Output of WEGO. SVG is the default output format of WEGO, since it is widely supported by many industrial and open source software programs, such as CorelDRAW®, Illustrilator®, inkscape and ImageMagick. With the help of the SVG plug-in, SVG could be viewed in the browser. Another advantage of SVG is its easy conversion to other graph formats and its suitability for publishing. WEGO also supports other common graph formats, including the bitmap formats PNG, JPEG and GIF, suitable for on-screen display, and the other vector formats PostScript and EPS. The output file will be compressed for downloading and the user could also supply an email address to receive results.

Two associated tools

External to GO Query

The structured vocabularies and classifications of GO are now accepted widely. However, GO is not the only attempt to build structured vocabularies for genome annotation. A series of other catalogs are also in current use, such as EC (Enzyme Commission), Swiss_Prot and Pfam domains. The External to GO Query attempts to make translations between these categories and GO terms. It is an interface based on the database of the GO Consortium's external2go (ftp://ftp.geneontology.org/pub/go/external2go/). Users can query both GO ID and entries of external systems by External to GO Query. Corresponding entries or GO ID will be given as output (Figure 2). Compared with the QuickGO (17,18), which was developed by the GOA (Gene Ontology Annotation project), the External to GO Query is a simpler but handier tool. The External to GO Query is designed to help biologists better understand the annotation results even though these mappings are not currently complete or exact.

Figure 2
External to GO Query. Screen capture from the External to GO Query, which attempts to make translations between other categories and GO. Users could query both GO ID and entries of external systems by External to GO Query. The complex relationships among ...

GO Archive Query

As the GO terms, definitions and ontologies are frequently updated, it is important to choose the correct version of GO archive. The version of GO used in the analysis should be the same as the one used in annotation. As stated above, the choice is difficult for the users without any information of the version of GO archive used in the annotation. Consequently, another tool, GO Archive Query, was developed to help users to solve this problem. Users could query GO ID, especially the GO ID from the ‘view error’, at which point the user is presented with all the versions of GO archives containing the GO ID and can choose the correct or close version of GO archive (Figure 3).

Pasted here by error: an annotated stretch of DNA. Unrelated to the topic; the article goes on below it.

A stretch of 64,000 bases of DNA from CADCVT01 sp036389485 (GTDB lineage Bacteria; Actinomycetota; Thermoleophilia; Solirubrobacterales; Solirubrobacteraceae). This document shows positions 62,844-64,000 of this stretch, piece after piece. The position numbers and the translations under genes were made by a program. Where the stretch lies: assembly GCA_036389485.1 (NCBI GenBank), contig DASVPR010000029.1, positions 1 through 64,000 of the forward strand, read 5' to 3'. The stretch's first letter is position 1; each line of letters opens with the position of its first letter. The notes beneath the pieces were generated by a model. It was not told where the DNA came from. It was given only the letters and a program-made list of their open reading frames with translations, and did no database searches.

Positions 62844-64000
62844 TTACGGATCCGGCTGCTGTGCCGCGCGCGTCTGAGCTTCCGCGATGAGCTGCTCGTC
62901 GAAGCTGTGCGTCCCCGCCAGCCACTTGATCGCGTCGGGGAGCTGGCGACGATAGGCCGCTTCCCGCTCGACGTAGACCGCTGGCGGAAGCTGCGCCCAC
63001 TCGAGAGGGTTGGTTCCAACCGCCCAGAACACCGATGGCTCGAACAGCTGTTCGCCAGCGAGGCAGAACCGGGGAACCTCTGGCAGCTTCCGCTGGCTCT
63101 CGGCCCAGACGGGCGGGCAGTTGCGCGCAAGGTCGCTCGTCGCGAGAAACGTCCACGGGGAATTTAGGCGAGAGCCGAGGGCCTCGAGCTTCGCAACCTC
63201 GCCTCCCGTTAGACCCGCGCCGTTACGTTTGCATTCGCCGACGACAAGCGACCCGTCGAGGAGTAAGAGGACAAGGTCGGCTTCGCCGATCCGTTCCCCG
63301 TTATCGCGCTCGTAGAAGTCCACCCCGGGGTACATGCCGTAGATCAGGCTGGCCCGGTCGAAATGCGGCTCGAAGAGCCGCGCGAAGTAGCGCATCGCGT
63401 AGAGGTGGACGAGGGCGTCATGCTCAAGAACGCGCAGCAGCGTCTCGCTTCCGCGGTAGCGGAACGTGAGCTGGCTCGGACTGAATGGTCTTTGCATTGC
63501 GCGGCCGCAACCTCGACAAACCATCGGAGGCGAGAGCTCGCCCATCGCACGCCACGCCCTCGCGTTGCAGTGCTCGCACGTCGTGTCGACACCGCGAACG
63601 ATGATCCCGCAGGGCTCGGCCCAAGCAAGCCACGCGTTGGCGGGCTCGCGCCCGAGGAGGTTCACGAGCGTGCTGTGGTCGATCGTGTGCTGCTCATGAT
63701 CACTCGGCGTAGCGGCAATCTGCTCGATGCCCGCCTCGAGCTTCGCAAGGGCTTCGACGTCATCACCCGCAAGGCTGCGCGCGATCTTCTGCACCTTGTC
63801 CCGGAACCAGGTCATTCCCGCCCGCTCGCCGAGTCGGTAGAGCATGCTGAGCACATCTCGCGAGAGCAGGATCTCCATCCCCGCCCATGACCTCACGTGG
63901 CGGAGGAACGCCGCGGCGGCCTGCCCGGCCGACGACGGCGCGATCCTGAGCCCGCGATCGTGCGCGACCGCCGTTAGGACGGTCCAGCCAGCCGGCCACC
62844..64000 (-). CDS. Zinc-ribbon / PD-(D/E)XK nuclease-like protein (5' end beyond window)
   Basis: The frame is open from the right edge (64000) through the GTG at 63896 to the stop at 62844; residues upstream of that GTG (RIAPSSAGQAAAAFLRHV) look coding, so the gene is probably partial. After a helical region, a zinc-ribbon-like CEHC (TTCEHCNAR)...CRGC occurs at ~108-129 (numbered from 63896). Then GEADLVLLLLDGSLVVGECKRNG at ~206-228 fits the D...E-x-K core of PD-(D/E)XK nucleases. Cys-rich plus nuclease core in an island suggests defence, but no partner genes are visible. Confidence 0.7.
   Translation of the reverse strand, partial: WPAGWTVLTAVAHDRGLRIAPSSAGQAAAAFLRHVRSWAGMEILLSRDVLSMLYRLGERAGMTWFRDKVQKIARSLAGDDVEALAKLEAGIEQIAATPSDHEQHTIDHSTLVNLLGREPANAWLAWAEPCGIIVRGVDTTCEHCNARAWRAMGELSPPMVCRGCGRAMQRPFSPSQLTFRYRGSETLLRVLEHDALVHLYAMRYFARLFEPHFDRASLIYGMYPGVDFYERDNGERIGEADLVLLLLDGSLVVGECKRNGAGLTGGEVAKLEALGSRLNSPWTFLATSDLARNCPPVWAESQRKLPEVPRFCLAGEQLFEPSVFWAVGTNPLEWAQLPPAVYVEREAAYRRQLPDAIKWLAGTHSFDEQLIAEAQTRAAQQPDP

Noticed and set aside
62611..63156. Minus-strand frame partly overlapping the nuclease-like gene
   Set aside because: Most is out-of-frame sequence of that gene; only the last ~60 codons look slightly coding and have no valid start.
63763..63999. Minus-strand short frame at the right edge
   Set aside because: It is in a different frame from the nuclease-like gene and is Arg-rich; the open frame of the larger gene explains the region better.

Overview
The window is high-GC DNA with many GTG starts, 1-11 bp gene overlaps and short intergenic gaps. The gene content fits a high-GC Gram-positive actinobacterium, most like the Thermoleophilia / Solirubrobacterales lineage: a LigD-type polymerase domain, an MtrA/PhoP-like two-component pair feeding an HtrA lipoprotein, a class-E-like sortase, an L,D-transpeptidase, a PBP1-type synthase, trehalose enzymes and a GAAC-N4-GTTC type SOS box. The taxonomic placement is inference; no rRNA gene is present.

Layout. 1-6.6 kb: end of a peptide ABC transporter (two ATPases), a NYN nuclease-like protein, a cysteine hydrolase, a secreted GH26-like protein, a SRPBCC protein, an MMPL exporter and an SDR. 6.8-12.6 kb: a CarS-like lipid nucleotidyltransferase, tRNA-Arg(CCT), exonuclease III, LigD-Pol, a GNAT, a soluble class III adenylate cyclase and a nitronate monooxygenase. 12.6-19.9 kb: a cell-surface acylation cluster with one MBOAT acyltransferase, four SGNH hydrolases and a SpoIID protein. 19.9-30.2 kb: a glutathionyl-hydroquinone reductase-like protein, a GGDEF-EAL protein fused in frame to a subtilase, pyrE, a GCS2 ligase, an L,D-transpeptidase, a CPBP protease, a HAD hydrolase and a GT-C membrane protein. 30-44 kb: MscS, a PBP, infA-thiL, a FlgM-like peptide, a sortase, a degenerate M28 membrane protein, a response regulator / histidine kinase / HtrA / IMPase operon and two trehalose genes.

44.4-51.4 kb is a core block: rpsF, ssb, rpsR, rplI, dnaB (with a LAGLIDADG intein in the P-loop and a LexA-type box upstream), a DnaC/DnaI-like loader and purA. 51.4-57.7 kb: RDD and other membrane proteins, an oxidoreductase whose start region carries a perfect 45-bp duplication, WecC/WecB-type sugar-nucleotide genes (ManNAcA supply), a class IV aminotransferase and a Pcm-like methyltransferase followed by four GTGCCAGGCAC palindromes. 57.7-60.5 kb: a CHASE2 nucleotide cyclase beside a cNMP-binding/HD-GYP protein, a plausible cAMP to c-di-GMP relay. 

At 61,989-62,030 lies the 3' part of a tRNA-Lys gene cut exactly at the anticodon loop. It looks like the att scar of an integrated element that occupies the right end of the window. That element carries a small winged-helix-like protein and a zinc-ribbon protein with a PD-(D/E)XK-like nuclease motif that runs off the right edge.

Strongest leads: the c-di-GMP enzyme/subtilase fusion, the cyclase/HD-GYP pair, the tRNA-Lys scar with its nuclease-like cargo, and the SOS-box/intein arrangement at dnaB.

Figure 3
GO Archive Query. GO Archive Query provides the interface that allows users to query GO ID in the format of GO:0001955, 0001955 or just 1955. All the versions of GO repositories containing the GO ID will be presented. It is helpful for users choosing ...


WEGO, along with the two other tools, namely External to GO Query and GO Archive Query, are freely available for all users at http://wego.genomics.org.cn. There are two available mirror sites at http://wego2.genomics.org.cn and http://wego.genomics.com.cn. It is operating system independent, and has been tested on Mozilla/Netscape/Firefox, Opera, Galeon and Internet Explorer. An SVG plug-in is necessary for online preview of the figure.

Aiming for the greatest ease of use for biologists, especially for those without computer background, we are trying to develop the WEGO to serve as a GO-application-friendly tool as well as a user-friendly tool. Additional output formats of other GO annotation tools will be adaptable as the WEGO input. And more output choices and better integration with other GO tools will be future features of WEGO.


We would like to thank Patrick Henry and Su Xu for correcting the English of this manuscript. We would also like to sincerely thank our colleagues at the Beijing Genomics Institute for collaboration and data testing. This work is supported by grants from Ministry of Science and Technology (2002AA104250, CNGI-04-15-7A), National Natural Science Foundation of China (30399120, 90208019, 30200163, 90403130), Zhejiang University, and Chinese Academy of Sciences. Additional funding came from Danish Basic Research Foundation (Danish Platform for Integrative Biology). Funding to pay the Open Access publication charges for this article was provided by National Natural Science Foundation of China (30200163).

Conflict of interest statement. None declared.